I could fill a book with the lessons I learned from Uncle R.B. during that one episode. I learned that men don’t let work go undone when work needs doing. When someone breaks something, no need to make an ordeal out of it; just have him fix it. Then, get on with life. Keep everything in perspective; people are more important than fenceposts. When a man makes a mistake, expect him to take responsibility and let him keep his dignity. If you keep misfortune in perspective, you can turn it into something that strengthens the relationship instead of something that tears it down. How a man handles a mistake is more important than how many he makes. Treat a boy like a man, and he’ll become one faster. Allow a child to take responsibility for a mistake, assist him where he’s not up to the task, and you will build his self-esteem. . . .
Like I said, I could fill a book.
Mentoring is a big concept these days, with lots of manuals and seminars to teach us the right methods. Granted, mentoring carries an awesome responsibility. Look at it directly and you can’t help but shrink from the task. And probably like you, I’m not quite sure I can handle it. Perhaps if I could find the right book or attend a conference, I would feel more confident.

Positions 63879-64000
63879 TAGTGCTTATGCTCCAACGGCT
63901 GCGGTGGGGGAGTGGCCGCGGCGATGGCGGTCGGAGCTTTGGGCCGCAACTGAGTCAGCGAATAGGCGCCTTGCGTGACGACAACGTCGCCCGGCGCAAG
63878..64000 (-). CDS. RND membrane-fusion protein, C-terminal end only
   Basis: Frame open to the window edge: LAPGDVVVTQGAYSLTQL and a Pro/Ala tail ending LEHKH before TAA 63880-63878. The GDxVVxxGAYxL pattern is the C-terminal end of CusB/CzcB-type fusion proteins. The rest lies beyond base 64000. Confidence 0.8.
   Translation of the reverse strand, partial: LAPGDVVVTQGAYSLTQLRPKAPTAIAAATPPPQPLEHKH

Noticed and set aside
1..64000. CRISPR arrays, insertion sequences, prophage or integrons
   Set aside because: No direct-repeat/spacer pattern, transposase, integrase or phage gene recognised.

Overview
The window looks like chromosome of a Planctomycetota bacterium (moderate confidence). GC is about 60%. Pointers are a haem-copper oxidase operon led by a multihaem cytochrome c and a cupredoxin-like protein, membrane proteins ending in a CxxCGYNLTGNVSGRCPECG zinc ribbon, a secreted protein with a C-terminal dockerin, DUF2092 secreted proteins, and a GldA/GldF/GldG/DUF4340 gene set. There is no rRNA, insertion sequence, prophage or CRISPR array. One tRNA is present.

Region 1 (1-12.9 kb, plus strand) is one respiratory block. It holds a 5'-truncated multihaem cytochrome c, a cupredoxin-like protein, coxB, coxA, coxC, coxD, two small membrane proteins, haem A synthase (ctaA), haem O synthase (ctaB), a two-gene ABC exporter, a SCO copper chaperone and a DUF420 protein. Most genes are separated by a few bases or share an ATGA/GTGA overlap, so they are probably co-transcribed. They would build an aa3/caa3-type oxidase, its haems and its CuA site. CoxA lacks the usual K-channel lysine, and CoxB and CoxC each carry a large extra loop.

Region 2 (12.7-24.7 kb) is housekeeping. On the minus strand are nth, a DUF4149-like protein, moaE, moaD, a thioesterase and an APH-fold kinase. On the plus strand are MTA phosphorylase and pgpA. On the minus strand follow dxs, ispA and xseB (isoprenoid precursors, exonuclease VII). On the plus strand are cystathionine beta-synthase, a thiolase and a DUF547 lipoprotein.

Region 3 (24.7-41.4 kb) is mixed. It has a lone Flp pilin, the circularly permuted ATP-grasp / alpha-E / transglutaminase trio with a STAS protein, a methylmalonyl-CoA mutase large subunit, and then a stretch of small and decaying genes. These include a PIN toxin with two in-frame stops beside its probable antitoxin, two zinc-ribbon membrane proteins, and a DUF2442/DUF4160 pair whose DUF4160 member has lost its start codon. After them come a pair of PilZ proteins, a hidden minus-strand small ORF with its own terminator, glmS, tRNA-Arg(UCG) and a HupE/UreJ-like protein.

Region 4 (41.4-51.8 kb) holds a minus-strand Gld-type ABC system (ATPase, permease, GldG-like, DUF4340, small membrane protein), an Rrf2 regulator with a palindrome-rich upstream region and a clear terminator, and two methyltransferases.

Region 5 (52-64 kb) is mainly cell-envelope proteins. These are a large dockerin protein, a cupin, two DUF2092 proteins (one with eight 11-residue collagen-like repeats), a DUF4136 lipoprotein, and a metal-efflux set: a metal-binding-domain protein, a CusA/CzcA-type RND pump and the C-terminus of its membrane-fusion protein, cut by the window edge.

But, then, Uncle R.B. taught me something about mentoring too. However profound, it’s not that complicated. A mentor needs only two things: a protégé and a willingness to be transparent. My uncle merely lived life as it came to him and took enough interest in me to invite me along for the ride. Our time together took care of the rest.
Within your sphere of influence, God has placed at least one person that could benefit from your experience, your training, your pain, your age, or your position of responsibility. No need for curriculum. No need for an agenda to structure the learning. He or she doesn’t even need to know what you’re doing. Just extend the invitation to join you from time to time. As you work and play together, the Lord will use your transparency to expand the world of another.
Who was the greatest influence in your life? How is your life or the way you view the world shaped by the influence of this person?